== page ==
Ergonomic Hazards

Employees lifting heavy items, working in awkward positions, pushing heavy loads, or reaching overhead are all at risk for musculoskeletal disorders (MSDs). MSDs affect the muscles, ligaments, blood vessels, nerves, and tendons and common disorders include carpal tunnel syndrome, tendinitis, muscle strains, back injuries, and more. 

Ergonomics is technically defined as the study of work, but it in the sense of workplace safety, is the practice of fitting a job to the person. Virtually any kind of workplace is at risk for ergonomic hazards. Office workers sitting at a computer might strain their wrists as easily as a construction worker repeating the same motion over and over again. The goal is to create spaces that are comfortable to work in and tasks that do not overexert or strain the worker. 

Although OSHA does not have a specific standard regulating ergonomics, related citations are issued under the General Duty Clause. According to OSHA, an effective ergonomic process will include:

  • Support from management: As with any successful safety program, there must be commitment from management. Early on, management should define objectives for the ergonomic process and communicate with supervisors and staff members.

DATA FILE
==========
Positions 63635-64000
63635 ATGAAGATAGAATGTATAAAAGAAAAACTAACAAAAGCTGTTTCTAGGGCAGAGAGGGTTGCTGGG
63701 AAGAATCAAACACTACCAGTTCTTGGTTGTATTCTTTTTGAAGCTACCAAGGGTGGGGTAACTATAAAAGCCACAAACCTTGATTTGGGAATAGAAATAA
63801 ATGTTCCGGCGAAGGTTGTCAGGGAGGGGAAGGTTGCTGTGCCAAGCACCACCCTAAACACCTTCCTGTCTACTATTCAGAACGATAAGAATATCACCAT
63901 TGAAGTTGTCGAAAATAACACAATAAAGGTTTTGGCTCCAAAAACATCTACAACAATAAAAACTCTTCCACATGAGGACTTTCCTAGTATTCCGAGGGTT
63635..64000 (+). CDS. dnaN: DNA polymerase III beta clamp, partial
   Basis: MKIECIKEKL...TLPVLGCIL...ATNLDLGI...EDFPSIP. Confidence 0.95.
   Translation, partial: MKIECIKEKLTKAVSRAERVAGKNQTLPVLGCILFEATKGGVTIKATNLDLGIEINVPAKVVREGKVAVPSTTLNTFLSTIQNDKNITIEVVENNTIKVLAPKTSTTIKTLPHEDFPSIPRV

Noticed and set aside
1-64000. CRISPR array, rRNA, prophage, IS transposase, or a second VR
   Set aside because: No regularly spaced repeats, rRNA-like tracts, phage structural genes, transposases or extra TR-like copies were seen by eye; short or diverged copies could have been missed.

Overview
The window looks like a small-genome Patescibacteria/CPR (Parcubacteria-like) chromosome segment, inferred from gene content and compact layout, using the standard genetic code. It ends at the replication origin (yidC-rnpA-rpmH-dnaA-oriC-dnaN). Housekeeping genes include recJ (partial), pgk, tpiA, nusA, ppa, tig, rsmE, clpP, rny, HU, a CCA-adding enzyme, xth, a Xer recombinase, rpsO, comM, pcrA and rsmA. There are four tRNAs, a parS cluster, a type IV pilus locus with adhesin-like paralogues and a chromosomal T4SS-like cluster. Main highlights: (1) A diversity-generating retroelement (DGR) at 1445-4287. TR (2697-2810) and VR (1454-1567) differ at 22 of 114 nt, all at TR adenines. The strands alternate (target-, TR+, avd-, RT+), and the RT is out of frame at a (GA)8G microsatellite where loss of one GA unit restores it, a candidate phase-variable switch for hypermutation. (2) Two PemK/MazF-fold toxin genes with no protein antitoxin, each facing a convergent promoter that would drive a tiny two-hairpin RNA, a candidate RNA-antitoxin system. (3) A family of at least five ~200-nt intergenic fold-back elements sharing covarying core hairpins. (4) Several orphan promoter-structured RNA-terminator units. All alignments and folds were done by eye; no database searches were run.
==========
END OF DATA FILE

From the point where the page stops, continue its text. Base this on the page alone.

• Worker participation: Employees should be involved from the beginning as they can provide important hazard information regarding their job. Additionally, frontline workers have valuable insight as to what ergonomic changes may or may not work.
  • Hazard Identification: It’s critical to identify the ergonomic issues before someone becomes injured. Take a walk around the facility and take note of any hazards that could be eliminated, reduced, or controlled.
  • Training: Just like any other hazard, training is a core element to keeping workers safe. Employees should understand what ergonomics is, the importance of it, and how to spot ergonomic hazards in the workplace.
  • Early reporting: Encourage employees to report ergonomic hazards. The earlier a report is filed, the earlier the risk can be taken care of and the less likely it will result in injury or illness.
  • Hazard controls: Starting with elimination, employers should evaluate each type of control within the Hierarchy of Hazard Control. If any are feasible, they should be implemented.
  • Evaluation: An ergonomic process can only continue being effective if it is periodically evaluated. Whether it’s a few times a year or an annual assessment, assess the effectiveness of the process and determine if the goals and objectives have been met.
Other FREE Resources:

Helpful Resources